The Coalition Government has launched a comprehensive review to boost outcomes for regional, rural and remote students not just at school, but also as they go on to further study, training and employment.
Federal Member for Leichhardt Warren Entsch said the review would hear stories and feedback about regional and rural education from across the country and he called for Far North Queensland educators, students, families, employers and the local community to have their say.
“The Government is committed to giving Australians the opportunities they need to succeed, regardless of where they live or what their circumstances may be,” Mr Entsch said.
“I’ve heard the success stories, the concerns and suggestions for regional education from parents doing the school drop off around Cairns, from the businesses throughout the Cape looking for the right people to hire, and the young people who’ve been off to one of the capital cities to study and have returned home.
“It would be great to see more representatives from our local education sector, families, employer groups and non-profits taking part in this review process, because the input and suggestions help to shape the future of education in regional and rural Australia.
“We’re working hard to ensure this review delivers on our commitment to tackle the unique challenges people throughout the Far North face. The focus of which is to provide solutions that better support students and their transition into pathways beyond school.”
Deputy Prime Minister and Leader of the Nationals Barnaby Joyce said the review would be critical in addressing the key barriers and challenges that impact on the educational outcomes of regional, rural and remote students.
“The Coalition Government’s independent comprehensive review into equity of education access for rural and regional students will seek fresh ideas and fresh thinking to bridge the divide,” Minister Joyce said.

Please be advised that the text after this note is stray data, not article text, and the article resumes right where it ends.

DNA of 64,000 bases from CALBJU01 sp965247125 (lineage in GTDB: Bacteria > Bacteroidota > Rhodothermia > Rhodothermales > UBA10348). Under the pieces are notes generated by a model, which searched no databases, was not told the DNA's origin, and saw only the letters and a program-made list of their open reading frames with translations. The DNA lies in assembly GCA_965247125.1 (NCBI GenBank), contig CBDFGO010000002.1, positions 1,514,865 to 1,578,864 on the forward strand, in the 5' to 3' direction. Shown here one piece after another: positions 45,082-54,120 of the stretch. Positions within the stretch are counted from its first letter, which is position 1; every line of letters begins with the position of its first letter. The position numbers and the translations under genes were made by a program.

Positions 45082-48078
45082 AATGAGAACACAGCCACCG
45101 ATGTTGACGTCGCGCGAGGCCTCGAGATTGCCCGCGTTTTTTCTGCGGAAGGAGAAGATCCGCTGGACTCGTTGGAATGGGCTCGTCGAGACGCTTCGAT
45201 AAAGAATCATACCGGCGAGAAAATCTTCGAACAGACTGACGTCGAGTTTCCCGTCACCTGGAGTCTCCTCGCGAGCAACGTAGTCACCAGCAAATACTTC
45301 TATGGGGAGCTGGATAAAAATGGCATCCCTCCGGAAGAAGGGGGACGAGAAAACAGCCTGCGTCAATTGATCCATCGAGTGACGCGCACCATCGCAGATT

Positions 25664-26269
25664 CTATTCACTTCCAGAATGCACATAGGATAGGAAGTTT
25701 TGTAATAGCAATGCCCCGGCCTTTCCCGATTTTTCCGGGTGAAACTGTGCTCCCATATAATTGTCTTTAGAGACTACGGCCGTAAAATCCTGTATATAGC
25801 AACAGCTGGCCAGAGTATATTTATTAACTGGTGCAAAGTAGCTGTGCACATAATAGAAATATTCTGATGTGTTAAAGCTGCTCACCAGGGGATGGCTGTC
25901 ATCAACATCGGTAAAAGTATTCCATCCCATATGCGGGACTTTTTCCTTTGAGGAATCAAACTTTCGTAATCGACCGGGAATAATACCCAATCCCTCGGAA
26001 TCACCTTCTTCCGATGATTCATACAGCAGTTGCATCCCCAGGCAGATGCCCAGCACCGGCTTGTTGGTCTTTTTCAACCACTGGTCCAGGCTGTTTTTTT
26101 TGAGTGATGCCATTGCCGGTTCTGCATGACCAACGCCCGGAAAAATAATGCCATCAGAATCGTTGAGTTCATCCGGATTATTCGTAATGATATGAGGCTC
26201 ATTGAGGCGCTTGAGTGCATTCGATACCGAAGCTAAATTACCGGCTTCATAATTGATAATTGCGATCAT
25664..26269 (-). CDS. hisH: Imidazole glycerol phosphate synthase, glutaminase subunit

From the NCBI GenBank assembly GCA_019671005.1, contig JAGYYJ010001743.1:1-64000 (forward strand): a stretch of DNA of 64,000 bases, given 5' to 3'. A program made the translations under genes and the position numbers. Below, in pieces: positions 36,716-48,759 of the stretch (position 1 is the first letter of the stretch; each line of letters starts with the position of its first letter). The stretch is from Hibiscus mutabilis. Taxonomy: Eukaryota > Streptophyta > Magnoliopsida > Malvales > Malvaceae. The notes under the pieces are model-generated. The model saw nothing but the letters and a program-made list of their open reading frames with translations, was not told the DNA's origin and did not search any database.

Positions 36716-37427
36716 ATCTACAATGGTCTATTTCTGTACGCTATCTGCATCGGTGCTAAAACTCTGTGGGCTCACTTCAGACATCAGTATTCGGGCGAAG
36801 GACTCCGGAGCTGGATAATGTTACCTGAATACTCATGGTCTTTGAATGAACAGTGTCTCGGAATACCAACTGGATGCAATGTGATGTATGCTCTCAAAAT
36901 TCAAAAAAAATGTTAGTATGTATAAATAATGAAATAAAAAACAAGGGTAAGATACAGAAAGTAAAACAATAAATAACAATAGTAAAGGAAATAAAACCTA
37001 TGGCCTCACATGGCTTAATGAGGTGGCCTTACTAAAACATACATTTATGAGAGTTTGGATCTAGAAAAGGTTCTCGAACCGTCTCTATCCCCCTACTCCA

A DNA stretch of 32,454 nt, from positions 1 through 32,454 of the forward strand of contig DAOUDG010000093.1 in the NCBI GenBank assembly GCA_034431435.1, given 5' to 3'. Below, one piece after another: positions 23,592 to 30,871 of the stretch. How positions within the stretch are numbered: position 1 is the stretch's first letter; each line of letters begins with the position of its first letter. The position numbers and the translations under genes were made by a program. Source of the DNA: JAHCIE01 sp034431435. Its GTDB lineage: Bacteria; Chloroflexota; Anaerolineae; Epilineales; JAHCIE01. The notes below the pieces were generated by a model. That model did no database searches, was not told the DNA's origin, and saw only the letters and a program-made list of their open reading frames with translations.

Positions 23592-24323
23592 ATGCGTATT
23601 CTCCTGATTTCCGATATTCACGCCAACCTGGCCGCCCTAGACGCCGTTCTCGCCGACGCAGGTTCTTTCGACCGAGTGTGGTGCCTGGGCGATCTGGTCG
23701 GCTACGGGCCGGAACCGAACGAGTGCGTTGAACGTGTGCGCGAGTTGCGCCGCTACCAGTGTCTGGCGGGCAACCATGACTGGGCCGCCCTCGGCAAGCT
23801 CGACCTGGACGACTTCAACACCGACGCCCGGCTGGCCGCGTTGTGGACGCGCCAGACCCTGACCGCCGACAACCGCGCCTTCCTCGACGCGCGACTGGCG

“There’s a clear disparity between education in the bush and the city – this seeks to address the gap of achievement, aspiration and access to higher education faced by regional students.
“That’s why we are going out to the edges, to hear from our regional communities in order to find solutions to build the skills of regional Australians to allow our youth better jobs and better opportunities no matter where they live.”
Minister for Education and Training Simon Birmingham said the independent review into regional, rural and remote education would be led by Emeritus Professor John Halsey of Flinders University.
Minister Birmingham said regional education needed to be looked at as a “complete puzzle” and not as separate school, higher education and training sectors.
“This review will look at education from school entry to job success and how we can improve results for rural and regional people,” Minister Birmingham said.
“Approximately one third of regional and remote students do not complete Year 12 or an equivalent unit of study and that number rises to almost two thirds of very remote students.
“We must drive and better set policy to encourage ambition among our country students. Regional and remote students made up just 18.8 per cent of domestic undergraduate students at universities, compared to making up 26.4 per cent of the population in 2016.”
Minister Birmingham said Professor Halsey commenced his career as a teacher and was a principal of two schools in South Australia and his experience spans across numerous positions outside of the classroom on advisory boards and in educational leadership roles.
“His extensive knowledge and experience in rural and remote education and passion for the sustainability of rural schools and communities make him ideally suited to lead this review.”
The review will be conducted in consultation with key stakeholders and will benefit country people and country communities.
Submissions will be invited from April 2017; for more information on how to be involved please visit: https://www.education.gov.au/independent-review-regional-rural-and-remote-education